A historic pub interior of national importance
Listed Status: A28 Bogies Wynd
Tel: (01592) 205577
Real Ale: Yes
Public Transport: Near Bus Stop
View on: Whatpub
This fine interior dates from an Edwardian refit of 1902, under local architect William Williamson, and is especially notable for its display of ceramics. The pub now mainly consists of a large bar with a 59ft-long three-sided counter. Originally this space was divided into two by a jug bar entered from Bogies Wynd, the footprint of which can be traced in the mosaic flooring which covers the whole of the present main bar: the jug bar door has been transplanted to the entrance of the gents’. At the back of the extensive servery is a semi-octagonal office with a glazed-in top (such publican’s offices are very uncommon outside London): in front of it stands a long-case clock. As for the amazing ceramics, brown tiles cover the walls and the tall counter front, but pride of place goes to two Doulton pictorial panels, each consisting of a single tile. They show Touchstone and his beloved Audrey from As You Like It. The cartoon for the jester was also used (but with red apparel) in a series of Shakespearean panels at the St James Tavern near Piccadilly Circus in London. There are stained glass windows with the arms of Scotland, England and Ireland (what happened to Wales?). The gents’ are worth a visit for the extraordinary glass-sided Doulton cistern, a pair of marble-framed urinals, tiled walls and mosaic floor. The room at the rear left was brought into use in modern times. Listing upgraded to A in 2008 following survey work by CAMRA.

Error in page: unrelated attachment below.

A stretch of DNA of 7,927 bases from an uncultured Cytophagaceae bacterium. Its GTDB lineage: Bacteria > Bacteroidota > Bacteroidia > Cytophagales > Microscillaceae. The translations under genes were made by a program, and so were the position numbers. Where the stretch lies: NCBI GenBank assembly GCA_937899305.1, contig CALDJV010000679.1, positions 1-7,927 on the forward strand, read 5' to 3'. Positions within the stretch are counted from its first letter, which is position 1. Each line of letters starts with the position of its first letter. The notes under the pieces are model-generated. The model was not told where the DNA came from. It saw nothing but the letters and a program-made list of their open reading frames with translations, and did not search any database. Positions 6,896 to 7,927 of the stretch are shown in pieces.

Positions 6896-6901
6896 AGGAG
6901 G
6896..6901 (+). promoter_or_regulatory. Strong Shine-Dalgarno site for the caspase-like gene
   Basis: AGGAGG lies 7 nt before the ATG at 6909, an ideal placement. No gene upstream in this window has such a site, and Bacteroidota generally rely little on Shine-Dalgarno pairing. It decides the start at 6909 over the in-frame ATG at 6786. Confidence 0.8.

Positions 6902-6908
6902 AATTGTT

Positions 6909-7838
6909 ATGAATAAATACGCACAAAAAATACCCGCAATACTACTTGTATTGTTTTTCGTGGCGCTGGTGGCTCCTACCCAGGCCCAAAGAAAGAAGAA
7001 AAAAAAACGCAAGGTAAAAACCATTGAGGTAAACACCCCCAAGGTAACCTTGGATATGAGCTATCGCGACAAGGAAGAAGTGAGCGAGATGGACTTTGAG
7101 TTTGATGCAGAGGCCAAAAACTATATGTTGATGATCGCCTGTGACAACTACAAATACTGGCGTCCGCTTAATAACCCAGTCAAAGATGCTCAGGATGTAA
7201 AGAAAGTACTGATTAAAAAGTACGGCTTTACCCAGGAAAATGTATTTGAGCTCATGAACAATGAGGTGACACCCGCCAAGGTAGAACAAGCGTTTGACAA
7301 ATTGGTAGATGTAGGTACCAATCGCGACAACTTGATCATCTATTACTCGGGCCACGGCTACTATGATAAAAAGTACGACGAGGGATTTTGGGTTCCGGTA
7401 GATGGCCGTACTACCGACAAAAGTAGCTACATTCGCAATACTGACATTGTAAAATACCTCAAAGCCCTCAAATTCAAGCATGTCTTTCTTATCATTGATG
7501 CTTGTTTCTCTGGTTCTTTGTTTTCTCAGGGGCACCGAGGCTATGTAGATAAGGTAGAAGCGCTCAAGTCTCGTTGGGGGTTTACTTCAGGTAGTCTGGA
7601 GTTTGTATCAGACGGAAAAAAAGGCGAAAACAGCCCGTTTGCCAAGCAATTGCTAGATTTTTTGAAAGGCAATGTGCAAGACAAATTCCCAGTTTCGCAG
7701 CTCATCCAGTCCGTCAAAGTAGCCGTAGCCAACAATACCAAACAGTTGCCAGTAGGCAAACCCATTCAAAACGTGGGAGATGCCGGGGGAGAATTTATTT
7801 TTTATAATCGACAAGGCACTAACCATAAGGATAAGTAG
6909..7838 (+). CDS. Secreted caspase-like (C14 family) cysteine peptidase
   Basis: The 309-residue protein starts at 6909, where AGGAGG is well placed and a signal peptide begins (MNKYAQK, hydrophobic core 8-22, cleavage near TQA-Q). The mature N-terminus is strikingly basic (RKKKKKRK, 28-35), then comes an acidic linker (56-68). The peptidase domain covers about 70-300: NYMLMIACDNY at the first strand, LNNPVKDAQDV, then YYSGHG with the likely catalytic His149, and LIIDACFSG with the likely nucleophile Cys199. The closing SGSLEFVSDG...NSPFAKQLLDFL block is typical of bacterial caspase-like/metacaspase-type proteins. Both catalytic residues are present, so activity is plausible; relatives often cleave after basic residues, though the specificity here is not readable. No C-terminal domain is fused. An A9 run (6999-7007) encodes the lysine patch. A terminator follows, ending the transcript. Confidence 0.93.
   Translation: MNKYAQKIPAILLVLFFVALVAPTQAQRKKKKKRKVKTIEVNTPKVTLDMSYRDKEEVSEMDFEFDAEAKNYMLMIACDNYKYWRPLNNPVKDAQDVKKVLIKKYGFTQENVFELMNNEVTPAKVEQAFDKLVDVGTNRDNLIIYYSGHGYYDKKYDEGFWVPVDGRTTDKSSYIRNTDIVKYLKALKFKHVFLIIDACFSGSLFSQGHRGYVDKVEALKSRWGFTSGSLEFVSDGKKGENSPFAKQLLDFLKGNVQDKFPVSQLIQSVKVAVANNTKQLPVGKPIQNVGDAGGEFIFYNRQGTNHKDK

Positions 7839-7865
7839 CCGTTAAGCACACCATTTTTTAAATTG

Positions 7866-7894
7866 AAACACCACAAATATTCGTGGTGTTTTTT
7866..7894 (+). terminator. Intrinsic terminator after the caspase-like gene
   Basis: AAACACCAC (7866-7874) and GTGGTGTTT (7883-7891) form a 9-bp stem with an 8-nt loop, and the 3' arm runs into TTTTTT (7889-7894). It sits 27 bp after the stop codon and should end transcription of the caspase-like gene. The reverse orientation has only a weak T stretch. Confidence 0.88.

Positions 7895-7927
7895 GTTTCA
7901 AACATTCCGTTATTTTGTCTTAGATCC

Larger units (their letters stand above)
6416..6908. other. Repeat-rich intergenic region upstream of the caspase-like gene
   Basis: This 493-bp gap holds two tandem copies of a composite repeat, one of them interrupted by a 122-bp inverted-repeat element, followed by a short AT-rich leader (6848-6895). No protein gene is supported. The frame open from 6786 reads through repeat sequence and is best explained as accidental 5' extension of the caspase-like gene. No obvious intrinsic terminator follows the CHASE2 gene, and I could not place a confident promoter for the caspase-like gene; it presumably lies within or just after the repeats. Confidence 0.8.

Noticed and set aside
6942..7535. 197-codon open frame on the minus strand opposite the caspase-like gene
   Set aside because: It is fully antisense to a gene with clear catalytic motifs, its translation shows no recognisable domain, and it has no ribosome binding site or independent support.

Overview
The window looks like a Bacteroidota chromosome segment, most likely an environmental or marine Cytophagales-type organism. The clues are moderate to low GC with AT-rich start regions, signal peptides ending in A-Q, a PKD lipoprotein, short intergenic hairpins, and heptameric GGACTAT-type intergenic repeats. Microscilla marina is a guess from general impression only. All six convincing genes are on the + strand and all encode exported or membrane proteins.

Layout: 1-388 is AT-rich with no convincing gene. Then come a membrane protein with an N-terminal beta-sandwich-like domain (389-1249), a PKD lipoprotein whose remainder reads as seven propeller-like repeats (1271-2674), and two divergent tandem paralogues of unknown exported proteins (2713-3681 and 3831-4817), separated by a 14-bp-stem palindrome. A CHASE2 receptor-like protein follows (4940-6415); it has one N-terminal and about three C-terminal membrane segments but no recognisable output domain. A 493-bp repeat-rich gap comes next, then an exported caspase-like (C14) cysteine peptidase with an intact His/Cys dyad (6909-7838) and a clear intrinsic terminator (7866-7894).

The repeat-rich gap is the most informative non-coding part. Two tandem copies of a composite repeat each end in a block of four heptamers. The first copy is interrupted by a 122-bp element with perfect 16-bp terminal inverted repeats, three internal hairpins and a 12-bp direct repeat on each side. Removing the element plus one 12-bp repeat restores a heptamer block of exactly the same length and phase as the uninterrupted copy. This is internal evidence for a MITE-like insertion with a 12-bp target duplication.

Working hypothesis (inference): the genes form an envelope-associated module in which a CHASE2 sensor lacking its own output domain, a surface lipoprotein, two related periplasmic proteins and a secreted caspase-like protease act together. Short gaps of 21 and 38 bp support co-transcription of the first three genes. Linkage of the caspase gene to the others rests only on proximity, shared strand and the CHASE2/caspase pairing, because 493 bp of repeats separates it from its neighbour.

A splendid example of Edwardian pub fitting and especially notable for the display of ceramics, one of the best in Scotland, including an 18 metre (59 feet) long bar counter completely fronted with brown Art Nouveau-style tiles. The pub was rebuilt in 1890 and then remodelled in 1902 by William Williamson with two-tone tiled walls, including two small Doulton’s of Lambeth tiled panels (each a large single tile) featuring a jester evidently eyeing up the shepherdess a few feet away. The figure is the same as Touchstone at the St James Tavern, Soho, London W1.
The large bar area has an all-over mosaic floor, a mahogany gantry and a long-case clock and within the servery is a semi-octagonal Publican's Office.
Other original features include stained glass windows with the arms of Scotland, England and Ireland, lots of etched glass and two mosaic porch floors, one now opened up. There is a former restaurant at the rear left with a hatch but this area has undergone modern changes. Visit the intact gents' if you can for its glass-panelled Doulton's cistern, a pair of marble-framed urinals, tiled walls and a mosaic floor. The central entrance on Bogie's Wynd must have led originally to a small off-sales compartment divided from the bars on either side by screens.